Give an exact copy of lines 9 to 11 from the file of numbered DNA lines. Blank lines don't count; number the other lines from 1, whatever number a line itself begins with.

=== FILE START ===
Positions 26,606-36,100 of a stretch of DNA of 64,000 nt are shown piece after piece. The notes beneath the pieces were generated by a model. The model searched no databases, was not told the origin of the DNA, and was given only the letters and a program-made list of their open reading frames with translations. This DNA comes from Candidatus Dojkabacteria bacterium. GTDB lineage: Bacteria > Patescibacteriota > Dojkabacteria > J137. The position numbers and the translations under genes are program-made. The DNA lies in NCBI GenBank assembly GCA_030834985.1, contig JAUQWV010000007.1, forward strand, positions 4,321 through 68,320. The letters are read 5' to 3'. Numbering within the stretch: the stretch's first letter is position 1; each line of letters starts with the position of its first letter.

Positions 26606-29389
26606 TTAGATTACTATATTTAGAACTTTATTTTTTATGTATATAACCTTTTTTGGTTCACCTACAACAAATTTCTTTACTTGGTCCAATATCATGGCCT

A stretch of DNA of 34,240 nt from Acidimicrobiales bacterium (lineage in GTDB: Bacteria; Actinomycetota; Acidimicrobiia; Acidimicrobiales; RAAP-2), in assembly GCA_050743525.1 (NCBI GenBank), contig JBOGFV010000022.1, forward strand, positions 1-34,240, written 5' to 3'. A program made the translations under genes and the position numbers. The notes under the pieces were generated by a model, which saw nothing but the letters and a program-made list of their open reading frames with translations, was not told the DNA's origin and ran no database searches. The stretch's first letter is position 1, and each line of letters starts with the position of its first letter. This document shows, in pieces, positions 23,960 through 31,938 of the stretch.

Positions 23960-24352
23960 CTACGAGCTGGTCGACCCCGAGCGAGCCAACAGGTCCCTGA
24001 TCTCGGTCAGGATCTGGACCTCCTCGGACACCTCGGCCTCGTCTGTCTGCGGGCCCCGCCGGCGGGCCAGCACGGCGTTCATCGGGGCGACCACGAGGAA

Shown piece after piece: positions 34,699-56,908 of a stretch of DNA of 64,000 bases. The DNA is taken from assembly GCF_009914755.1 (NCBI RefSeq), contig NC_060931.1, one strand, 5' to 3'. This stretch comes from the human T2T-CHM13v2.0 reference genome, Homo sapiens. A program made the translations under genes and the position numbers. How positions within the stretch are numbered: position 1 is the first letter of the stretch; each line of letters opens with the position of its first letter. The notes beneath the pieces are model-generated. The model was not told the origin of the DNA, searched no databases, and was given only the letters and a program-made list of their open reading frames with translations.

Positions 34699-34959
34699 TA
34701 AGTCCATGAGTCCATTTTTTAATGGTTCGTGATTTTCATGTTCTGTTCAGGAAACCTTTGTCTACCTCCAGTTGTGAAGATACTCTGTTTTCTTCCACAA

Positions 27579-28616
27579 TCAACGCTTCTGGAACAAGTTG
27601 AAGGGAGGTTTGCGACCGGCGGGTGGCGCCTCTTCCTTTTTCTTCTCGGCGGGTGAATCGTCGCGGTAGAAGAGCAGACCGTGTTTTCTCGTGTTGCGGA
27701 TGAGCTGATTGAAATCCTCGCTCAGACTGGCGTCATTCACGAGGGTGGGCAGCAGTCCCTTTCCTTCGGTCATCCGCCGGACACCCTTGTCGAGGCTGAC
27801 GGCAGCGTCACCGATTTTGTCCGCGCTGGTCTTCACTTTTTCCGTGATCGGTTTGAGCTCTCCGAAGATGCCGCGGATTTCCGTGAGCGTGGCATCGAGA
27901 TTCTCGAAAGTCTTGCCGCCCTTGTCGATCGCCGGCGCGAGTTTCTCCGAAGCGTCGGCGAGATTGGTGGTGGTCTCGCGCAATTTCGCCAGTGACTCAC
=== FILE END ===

Positions 34699-34959
34699 TA
34701 AGTCCATGAGTCCATTTTTTAATGGTTCGTGATTTTCATGTTCTGTTCAGGAAACCTTTGTCTACCTCCAGTTGTGAAGATACTCTGTTTTCTTCCACAA